Another draft season, another day that a prospect makes a big mistake in declaring himself eligible. This time, according to ESPN’s Jeff Borzello, that young man is Florida Gators sophomore forward and former five-star recruit Chris Walker.
Though he was a top ten prospect and McDonald’s All-American coming out of Holmes County High School in Bonifay, Florida, just 46 miles north of Panama City Beach, Walker’s game fell flat on the collegiate level.
In two seasons with the Gators, he averaged just 9.7 minutes per game and posted only 3.3 points and 2.4 rebounds per contest. He managed to shoot well from the field, putting up a mark of 56.5 percent, but the numbers as a whole are unacceptable for someone 6-foot-10, 220 pounds and also played in the McDonald’s All-American Game with the likes of Andrew Wiggins, Jabari Parker, Julius Randle and the Harrison twins.
Even worse is that after not joining the team until December his freshman year, Walker couldn’t even crack the rotation of a Florida squad that made the Final Four and went undefeated in SEC play.
As a sophomore, he drew a three-game suspension and was practically a non-factor in the Gators’ lost season.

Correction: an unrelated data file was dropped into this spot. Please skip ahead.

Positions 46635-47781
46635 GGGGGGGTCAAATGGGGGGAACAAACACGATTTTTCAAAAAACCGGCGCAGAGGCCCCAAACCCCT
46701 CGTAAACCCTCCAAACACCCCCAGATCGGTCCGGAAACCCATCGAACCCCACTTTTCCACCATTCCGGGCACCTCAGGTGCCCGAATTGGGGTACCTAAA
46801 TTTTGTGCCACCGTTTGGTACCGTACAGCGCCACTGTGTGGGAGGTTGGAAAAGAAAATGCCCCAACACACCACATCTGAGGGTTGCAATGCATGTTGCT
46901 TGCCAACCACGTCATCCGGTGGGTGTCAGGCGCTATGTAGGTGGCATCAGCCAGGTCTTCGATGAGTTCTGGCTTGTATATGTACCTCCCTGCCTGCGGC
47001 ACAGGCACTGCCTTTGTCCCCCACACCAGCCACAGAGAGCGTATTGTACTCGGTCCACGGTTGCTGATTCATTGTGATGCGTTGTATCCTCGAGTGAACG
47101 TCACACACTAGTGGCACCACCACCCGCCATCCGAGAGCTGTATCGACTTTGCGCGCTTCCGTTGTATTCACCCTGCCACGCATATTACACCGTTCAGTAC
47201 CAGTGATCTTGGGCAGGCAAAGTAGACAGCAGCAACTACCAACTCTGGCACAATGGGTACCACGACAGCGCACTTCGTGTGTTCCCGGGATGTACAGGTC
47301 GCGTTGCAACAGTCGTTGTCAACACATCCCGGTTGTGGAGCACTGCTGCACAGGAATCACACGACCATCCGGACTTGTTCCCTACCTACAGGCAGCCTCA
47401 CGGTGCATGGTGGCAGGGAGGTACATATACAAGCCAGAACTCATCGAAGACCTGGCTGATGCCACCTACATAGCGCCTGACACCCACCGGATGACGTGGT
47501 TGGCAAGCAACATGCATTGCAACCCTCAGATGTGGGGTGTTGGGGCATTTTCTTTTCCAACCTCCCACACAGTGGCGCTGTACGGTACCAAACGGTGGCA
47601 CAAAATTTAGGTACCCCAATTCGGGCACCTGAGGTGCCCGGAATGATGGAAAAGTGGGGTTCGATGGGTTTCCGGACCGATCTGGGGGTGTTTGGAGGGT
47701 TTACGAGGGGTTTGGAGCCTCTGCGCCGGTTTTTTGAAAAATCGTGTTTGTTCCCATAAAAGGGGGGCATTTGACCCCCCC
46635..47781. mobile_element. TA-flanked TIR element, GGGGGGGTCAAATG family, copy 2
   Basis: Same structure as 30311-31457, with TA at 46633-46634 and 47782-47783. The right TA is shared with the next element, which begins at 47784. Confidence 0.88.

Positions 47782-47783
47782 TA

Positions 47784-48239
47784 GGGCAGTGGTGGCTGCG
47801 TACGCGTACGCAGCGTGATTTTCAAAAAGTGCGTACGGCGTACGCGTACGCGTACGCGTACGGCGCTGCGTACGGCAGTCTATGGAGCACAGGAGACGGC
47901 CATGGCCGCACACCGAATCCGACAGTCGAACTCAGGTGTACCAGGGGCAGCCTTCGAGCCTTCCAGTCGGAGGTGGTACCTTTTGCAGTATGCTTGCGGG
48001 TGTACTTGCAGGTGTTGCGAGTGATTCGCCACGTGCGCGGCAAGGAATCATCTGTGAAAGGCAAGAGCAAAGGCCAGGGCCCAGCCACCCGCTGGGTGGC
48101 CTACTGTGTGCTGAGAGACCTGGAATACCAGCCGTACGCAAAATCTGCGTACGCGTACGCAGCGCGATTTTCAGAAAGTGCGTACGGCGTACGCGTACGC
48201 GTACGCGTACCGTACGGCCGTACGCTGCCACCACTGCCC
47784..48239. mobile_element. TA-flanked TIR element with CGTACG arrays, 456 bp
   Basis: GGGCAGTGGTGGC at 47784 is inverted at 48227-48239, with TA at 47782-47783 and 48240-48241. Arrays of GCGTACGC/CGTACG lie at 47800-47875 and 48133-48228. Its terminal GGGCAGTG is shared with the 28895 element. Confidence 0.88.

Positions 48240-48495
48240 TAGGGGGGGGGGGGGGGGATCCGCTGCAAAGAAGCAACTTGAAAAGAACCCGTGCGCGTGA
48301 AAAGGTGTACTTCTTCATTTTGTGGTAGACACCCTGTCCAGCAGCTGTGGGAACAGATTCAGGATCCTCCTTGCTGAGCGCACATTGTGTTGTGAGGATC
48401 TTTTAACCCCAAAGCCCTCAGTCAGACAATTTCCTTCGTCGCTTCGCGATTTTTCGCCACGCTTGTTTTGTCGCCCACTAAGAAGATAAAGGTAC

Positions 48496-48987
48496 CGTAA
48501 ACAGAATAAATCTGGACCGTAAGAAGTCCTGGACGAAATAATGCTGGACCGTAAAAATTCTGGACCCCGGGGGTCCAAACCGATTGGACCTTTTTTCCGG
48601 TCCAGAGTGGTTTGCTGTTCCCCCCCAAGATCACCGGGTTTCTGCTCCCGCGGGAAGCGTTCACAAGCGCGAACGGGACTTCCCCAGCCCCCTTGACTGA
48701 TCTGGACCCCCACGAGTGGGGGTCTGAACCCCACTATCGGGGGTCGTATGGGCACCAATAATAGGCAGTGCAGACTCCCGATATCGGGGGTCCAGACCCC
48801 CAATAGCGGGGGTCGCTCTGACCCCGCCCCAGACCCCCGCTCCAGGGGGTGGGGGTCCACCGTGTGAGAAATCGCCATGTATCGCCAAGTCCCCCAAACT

And yet, Walker still insists on joining this year’s incredibly deep draft class instead of transferring to another program so that he can rebuild his stock from the ground up. Barring making an incredible impression on scouts and executives at workouts, he’ll be in for a rude awakening.
Granted, that could easily be because nobody expected Walker to enter this year’s NBA draft. Just the same, if he’s going to get himself onto those big boards and prove himself worthy, he’s going to have his work cut out for him.
The fact that he couldn’t get significant playing time under a coach as phenomenal as Billy Donovan, a man with two national titles to his name and one who has coached a myriad number of NBA players like Joakim Noah, David Lee, Bradley Beal and Chandler Parsons, among many others, is a testament to just how bad an idea it is for him to turn professional at this point.
Thus, if Billy Donovan wouldn’t put up with him, what makes him think that NBA coaches will?
Granted, he was able to average about 20 minutes per game in his lone season at Kansas, but injuries and an NCAA suspension kept him from making enough of an impact as a freshman and living up to his true potential.
In spite of all of that, he entered the 2011 draft and was selected by the Memphis Grizzlies in the second round. Today, after averaging just shy of eight minutes per contest in 38 games played over two seasons, Selby is playing in Israel for Bnei Herzliya.
Walker is about to make that same mistake.
Hopefully for his sake, he has not yet hired an agent. On top of that, here’s hoping that he gets his head on straight and realizes that he won’t be drafted on potential alone, but whether or not he can contribute immediately, so transferring to a different program is a better option for him than the mistake of prematurely entering the draft.
*Featured Photo (above) credit to Kim Klement-USA TODAY Sports